If you know some English, you will wonder where the name of the city of Bath comes from. And, unlike other occasions where logic and result do not go hand in hand, you will be right if you think it comes from their bathrooms. The city grew around Roman baths and is today World Heritage Site For this and many other reasons.
Bath is in Somerset County, less than an hour's drive from Bristol Airport (the nearest international airport), and less than 200 km from central London.
And, very important, Bath is the city considered gateway to the Cotswolds, the authentic English countryside, from the south of that “Outstanding Natural Beauty Area” (Area of Outstanding Natural Beauty).
But although Bath is the main access to stone villages and green fields of the Cotswolds, it is worth it as your own destination for a trip to the United Kingdom.
In addition to my partner David just writing about the Roman Baths of Bath, here you are a video about Bath at the end of this post, with our experience of a weekend in the city.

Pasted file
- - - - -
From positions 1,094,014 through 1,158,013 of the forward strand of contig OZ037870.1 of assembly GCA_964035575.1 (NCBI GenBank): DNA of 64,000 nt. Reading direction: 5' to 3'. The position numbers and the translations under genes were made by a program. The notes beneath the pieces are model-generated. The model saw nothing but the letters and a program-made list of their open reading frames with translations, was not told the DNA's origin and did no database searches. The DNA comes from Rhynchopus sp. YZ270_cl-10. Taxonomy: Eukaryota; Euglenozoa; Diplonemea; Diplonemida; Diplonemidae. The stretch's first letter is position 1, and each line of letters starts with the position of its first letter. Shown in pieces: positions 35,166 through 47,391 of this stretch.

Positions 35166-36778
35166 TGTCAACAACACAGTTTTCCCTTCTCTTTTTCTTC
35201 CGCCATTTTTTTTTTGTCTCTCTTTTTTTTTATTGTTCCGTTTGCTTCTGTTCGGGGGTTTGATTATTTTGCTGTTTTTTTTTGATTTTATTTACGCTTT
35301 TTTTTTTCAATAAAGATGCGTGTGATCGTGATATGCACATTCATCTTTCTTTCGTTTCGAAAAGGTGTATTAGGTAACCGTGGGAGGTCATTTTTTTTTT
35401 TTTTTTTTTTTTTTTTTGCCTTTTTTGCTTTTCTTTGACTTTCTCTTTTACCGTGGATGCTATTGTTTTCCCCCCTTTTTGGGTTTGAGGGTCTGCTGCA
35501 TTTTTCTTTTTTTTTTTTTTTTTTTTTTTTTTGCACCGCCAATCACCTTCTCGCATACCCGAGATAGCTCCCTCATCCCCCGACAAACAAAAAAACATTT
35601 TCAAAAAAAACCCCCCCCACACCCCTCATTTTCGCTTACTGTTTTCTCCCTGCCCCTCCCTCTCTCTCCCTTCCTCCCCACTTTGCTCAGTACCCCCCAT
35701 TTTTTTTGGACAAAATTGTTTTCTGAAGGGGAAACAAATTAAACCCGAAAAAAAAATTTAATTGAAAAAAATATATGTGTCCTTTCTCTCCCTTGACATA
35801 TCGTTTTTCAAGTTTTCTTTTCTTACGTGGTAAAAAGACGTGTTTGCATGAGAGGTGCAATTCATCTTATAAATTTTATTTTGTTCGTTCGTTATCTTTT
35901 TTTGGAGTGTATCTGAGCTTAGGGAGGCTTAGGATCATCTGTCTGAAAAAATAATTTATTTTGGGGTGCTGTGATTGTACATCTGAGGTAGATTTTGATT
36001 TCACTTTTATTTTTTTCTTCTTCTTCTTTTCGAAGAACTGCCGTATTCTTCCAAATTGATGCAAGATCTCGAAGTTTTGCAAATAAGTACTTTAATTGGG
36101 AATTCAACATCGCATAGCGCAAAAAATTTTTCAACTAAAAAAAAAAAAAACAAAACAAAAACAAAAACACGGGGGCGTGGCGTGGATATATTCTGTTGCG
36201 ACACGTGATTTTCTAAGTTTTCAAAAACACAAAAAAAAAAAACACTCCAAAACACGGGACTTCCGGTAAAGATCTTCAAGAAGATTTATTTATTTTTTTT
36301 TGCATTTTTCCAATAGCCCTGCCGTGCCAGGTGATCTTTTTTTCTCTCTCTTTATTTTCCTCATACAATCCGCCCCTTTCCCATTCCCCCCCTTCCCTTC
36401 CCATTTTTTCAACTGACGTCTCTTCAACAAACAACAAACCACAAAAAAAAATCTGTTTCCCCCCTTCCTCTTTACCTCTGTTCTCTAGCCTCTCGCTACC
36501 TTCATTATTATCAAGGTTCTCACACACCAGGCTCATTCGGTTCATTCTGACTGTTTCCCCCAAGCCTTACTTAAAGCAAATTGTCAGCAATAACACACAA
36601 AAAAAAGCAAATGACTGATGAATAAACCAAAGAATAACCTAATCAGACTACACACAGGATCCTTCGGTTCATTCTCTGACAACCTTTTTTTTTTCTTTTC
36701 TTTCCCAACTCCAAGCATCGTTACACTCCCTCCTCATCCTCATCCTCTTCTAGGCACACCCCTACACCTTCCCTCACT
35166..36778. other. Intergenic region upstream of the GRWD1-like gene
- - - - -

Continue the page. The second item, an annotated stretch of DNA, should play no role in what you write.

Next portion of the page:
The places where we have eaten, the visits we have made and the areas through which we have moved are:
These gardens, bordered by the Avon River on one side and the historic center of Bath on the other, offer a green respite to the walker. In addition, they have been awarded several times for their seasonal floral carpets.
Completed in 1774, the Pulteney Bridge linked the city with the lands of the Pulteney family. A rare peculiarity is that it is one of the few bridges in the world (right now Ponte Vecchio in Florence comes to mind) whose sides are, in all its extension, permanently dedicated to shops and businesses.
Bath Abbey is the third religious building that stands in the same location. The abandonment, which left it homeless, led to a national fundraiser promoted by Queen Elizabeth I in the sixteenth century to restore its splendor.